The other aspect of  Snare that stood out for me was the presentation of Tomas, Sonja’s young son. I liked the human factor that this gave Snare and again set it apart from much crime thrillers and gave it a much more human edge. He reminds us of the whole reason WHY Sonja gets herself all snared up in the first place and makes readers think about the all too many human stories behind crimes committed rather than just thinking ‘drug smuggler’ or ‘criminal’ it forces us to think that people who commit crimes are wives, mothers, struggling and most importantly – just like us.

The other stand-out aspect of Snare is the story of Sonja and her love-interest Agla.  The best part of this story is that it definitely does not feel ‘shoehorned’ in. Agla and Sonja wind up in a passionate relationship where the fact that they are two women is irrelevant. They are two people who fall for each other during tough times for Iceland and their dynamic rings very true. Agla is in there to depict that the Financial rash in Iceland definitely brought out the very worst in some people and her selfish and high handed outlook is an enormous contrast to Sonja’s way of interacting with the people around her which remains human at all times – despite the daily difficulties she is forced to endure.

This will definitely appeal to fans of Scandi noir and is hopefully another fantastic Orenda pick from Karen that will encourage more people to choose books in translation rather than just stick to UK authours and famous voices. It really is well worth your while to cast your net more widely in terms of crime and thrillers right now and the Orenda back catalogue is a fantastic place to start ORENDA BOOKS Click here and see what else takes your fancy…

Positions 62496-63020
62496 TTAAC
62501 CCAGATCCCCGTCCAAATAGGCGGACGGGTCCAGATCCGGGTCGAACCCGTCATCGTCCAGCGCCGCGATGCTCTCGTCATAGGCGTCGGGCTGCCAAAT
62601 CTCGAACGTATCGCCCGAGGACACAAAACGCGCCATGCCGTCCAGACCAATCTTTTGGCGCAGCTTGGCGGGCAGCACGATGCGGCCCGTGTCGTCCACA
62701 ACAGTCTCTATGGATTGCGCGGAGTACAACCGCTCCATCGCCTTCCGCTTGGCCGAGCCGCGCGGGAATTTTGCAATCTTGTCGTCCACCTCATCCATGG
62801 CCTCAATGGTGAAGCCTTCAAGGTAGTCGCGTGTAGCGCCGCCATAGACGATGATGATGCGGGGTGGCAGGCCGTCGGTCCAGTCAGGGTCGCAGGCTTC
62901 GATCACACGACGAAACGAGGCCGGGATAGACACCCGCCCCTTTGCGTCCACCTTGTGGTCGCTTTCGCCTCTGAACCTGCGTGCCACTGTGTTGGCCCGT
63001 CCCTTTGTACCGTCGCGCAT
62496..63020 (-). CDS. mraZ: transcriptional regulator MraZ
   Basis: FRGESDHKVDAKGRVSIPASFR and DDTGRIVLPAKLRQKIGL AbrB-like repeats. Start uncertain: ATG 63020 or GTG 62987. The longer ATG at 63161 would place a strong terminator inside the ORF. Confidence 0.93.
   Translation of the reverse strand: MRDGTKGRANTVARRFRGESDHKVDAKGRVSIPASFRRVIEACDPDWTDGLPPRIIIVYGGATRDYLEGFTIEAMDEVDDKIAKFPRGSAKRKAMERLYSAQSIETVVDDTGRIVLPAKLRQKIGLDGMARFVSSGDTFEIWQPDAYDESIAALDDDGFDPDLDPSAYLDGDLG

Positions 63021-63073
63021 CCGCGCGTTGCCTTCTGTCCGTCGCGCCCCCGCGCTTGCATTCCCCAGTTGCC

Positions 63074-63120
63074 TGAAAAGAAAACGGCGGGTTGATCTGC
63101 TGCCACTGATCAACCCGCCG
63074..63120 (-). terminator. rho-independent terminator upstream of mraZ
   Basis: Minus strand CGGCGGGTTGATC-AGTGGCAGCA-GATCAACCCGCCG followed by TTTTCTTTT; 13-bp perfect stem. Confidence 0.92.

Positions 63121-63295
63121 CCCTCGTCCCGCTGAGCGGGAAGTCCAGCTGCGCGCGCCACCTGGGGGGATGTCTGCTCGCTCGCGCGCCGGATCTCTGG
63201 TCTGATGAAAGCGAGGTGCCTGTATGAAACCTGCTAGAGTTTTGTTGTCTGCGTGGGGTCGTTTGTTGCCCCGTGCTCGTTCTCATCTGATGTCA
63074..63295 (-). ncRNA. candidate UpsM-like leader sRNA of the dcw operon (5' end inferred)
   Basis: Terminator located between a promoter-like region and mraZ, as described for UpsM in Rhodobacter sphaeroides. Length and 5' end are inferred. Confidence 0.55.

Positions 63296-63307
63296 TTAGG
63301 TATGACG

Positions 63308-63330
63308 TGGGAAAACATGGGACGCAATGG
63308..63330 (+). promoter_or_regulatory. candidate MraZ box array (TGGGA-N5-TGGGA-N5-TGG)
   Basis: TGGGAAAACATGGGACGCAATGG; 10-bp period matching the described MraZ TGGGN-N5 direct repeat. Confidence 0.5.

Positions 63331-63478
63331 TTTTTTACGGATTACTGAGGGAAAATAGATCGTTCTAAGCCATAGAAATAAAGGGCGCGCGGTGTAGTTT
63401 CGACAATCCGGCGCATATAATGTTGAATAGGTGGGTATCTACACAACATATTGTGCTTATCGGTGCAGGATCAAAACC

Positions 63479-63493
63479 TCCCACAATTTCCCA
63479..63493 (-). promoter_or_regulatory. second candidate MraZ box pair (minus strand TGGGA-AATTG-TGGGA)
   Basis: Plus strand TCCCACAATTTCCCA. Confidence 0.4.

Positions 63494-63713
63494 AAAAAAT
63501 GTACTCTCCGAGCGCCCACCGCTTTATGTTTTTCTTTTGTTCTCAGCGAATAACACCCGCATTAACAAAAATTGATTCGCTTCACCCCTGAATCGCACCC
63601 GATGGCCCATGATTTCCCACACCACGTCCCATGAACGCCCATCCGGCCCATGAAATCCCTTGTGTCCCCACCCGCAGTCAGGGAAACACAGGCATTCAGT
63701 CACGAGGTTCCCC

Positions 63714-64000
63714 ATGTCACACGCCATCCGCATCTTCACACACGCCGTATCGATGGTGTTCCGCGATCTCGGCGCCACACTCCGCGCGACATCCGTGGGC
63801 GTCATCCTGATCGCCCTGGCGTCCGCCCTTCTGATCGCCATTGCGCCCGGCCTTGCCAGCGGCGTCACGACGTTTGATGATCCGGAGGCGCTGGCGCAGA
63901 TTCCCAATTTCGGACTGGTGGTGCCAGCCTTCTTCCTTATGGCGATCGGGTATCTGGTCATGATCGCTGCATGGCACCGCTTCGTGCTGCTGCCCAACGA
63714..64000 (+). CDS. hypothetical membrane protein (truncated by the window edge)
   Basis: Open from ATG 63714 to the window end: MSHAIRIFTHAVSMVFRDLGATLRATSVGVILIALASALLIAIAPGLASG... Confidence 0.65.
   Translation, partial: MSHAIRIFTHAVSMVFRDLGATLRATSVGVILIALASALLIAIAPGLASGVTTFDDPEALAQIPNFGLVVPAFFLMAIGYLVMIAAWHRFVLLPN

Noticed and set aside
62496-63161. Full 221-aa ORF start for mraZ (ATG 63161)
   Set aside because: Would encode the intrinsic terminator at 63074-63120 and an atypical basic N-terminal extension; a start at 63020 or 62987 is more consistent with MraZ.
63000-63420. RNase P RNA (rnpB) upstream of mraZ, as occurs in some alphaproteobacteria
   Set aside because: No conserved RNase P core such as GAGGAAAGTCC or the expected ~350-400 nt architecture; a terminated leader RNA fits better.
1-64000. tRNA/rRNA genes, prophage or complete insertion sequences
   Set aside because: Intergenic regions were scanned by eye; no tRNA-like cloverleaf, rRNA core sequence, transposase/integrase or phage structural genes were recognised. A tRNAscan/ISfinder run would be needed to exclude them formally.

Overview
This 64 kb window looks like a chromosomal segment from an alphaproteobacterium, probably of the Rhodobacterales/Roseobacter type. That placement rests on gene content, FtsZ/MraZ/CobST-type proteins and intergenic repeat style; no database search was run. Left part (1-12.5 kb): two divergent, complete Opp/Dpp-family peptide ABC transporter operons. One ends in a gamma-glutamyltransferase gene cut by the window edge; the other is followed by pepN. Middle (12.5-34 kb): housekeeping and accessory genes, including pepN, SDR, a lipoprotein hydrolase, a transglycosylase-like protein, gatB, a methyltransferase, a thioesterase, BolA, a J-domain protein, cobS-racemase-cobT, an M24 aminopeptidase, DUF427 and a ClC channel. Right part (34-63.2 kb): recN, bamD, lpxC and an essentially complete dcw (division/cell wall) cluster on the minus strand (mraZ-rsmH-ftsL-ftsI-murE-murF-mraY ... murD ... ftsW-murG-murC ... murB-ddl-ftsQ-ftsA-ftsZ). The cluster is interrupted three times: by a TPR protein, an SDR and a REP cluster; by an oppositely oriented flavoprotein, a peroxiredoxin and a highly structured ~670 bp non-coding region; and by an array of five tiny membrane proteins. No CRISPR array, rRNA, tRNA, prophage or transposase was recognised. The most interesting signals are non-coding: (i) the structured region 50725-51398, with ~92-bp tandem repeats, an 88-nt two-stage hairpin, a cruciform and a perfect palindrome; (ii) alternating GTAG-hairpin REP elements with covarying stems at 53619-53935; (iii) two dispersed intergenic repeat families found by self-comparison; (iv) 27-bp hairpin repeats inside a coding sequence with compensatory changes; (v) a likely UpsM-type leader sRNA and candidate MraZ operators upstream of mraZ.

I’d like to pass on my thanks to the ever-lovely Anne Cater for inviting me to take part in the Blog Tour and sending me a copy of the book. It’s such a gorgeous cover that at least three people asked me what I was reading on the plane and in the hotel and the inside is definitely just as striking. Get your hands on your own copy here



Writer on the Shelf

Lilja Sigurðard.

Lilja Sigurðardóttir is an Icelandic crime-writer and playwright, born in 1972. She is the author of four crime novels, Steps (Spor), 2009, Forgiveness (Fyrirgefning), 2010, Snare (Gildran) 2015, Tangle (Netið) 2016 and Cage (Búrið) 2017.

Her debut stage-play Big Babies (Stóru Börnin) was staged in the winter of 2013-2014, became critically acclaimed and won the Icelandic Theatre Prize Gríman as “Best play of the year.”

Lilja´s latest book, Tangle, (Netið) was published in Iceland in October 2016 by Forlagid publishing. The rights to the novel have already been sold to France/Switzerland/Luxembourg/Canada (Éditions Métailié); World English (Orenda Books)

Follow her on Twitter @Lilja1972

The Yellow Room Blog Tour

Haunted by a tragic childhood accident, Chala’s whole life has been moulded by guilt and secrets. After the death of her stepfather, who took his own secrets to the grave, Chala re-evaluates her life and volunteers at a Kenyan orphanage, where she gets caught up in the turmoil of the post-election violence that took over a thousand lives in 2008. But, although she can walk away from Kenya, she cannot walk away from herself… With a poignant insight into Kenya’s recent crisis, Yellow Room is a drama that explores the power of secrets to run, and ruin, our lives.



Shelan Rodger’s Yellow Room is definitely a strikingly beautiful book. It’s one of those novels that imprints itself upon you as it’s not just a fantastic story, it’s so gorgeously  written.

I actually knew very little about the political landscape of Kenya, but Yellow Room brought it vividly to life as we witness these events alongside Chala and see the profound effects of the post-election violence at first hand.

The colour yellow permeates this novel and the colours sounds and images of Kenya saturate the pages. I teach many students who, like Shelan Rodgers would have difficulty in describing where they are ‘from’ – maybe one of the advantages of this nomadic lifestyle is the innate ability to see any place with fresh and insightful eyes and this novel certainly achieves this.

There are of course many kinds of bravery and I think that this is one of the most memorable aspects of this novel and certainly one that will stay with me for a while.

The quotation:

 Secrets are like scars that heal over a wound that never quite disappears.